Government pushed to cut red tape

Under existing laws, charities that take online ­donations must comply with differing regulations in every state and territory (Bigstock)

Charity groups and the Australian Labor Party are calling on the Morrison Government to take urgent action to reduce unnecessary red tape in the charity sector. Source: The Australian.

The call comes six months after a bipartisan Senate select committee unanimously found red tape was costing not-for-profits $15 million a year.

The committee, including Liberals Eric Abetz and Amanda Stoker, on February 14 urged an overhaul of fundraising laws, which vary between states and do not account for technology.

Labor charities spokesman Andrew Leigh said the government had failed to act on the recommendations, costing charities money meant to help the needy.

Justice Connect head of not-for-profit law Sue Woodward said the laws were stifling innovation and holding back the charity sector: “The business sector wouldn’t put up with it.”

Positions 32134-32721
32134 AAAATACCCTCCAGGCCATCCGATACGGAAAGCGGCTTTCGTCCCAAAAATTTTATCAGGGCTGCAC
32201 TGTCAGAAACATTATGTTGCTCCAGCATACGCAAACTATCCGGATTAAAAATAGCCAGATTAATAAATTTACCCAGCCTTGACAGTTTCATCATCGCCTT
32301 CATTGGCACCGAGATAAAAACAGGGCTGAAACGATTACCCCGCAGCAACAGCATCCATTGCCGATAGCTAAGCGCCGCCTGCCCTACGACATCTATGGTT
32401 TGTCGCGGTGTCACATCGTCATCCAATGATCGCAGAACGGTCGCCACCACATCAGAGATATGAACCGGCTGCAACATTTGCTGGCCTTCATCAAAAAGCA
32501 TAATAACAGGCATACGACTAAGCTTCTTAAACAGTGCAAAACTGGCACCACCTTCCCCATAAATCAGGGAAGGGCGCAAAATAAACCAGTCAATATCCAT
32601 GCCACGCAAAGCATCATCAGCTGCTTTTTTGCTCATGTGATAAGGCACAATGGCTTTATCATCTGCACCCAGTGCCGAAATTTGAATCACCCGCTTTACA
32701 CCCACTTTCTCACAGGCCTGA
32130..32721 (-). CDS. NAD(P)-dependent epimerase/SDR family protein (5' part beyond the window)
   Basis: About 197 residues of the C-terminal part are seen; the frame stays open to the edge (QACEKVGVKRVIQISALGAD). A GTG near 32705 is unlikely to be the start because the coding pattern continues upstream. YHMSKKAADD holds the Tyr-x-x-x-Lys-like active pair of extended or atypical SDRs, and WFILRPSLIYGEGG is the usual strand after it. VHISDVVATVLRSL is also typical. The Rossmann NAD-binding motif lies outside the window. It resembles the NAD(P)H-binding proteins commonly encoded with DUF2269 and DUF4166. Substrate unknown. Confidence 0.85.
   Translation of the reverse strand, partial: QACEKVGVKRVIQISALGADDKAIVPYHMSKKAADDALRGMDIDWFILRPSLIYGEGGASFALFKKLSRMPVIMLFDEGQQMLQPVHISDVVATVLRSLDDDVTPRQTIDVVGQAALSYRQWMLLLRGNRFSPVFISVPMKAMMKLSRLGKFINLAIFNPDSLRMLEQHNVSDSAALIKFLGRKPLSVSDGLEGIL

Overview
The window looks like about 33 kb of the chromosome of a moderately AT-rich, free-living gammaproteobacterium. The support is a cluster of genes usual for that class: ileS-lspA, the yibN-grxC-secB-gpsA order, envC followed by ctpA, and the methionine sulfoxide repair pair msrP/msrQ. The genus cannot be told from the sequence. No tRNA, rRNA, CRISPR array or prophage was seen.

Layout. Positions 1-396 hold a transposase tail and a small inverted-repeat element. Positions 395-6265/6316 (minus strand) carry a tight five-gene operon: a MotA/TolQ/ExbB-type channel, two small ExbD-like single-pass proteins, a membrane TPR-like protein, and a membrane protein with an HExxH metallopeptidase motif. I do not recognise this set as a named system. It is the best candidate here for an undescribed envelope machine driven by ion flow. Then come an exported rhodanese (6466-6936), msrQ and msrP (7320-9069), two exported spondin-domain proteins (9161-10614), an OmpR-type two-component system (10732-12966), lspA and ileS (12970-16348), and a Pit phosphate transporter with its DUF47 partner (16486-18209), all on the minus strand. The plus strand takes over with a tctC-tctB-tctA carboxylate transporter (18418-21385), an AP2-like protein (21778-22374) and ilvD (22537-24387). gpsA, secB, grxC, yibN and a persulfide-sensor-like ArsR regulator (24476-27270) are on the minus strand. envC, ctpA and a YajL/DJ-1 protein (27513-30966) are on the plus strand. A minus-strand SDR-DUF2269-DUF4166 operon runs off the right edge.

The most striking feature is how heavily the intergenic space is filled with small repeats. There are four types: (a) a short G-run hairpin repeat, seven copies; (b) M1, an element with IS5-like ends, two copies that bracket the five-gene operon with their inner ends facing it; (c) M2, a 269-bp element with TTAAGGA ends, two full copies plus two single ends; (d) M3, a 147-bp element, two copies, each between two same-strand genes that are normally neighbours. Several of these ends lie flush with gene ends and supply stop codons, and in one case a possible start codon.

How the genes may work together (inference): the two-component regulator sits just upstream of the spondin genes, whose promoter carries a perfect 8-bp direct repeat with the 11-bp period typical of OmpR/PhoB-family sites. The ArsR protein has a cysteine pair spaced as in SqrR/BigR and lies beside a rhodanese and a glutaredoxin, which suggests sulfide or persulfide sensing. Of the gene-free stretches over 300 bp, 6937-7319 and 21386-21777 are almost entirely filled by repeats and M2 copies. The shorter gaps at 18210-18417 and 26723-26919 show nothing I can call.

Under existing laws, any charity that takes online donations must comply with differing regulations in every state and territory.

“Even the smallest charities have a donate button on their website,” Ms Woodward said. “Gone are the days where your local charity collected money from local people and a state-based regime fitted for that.”

She said the Australian Charities and Not-for-profits Commission provided necessary transparency and oversight of the sector.


Bipartisan push to cut red tape for charities (The Australian)

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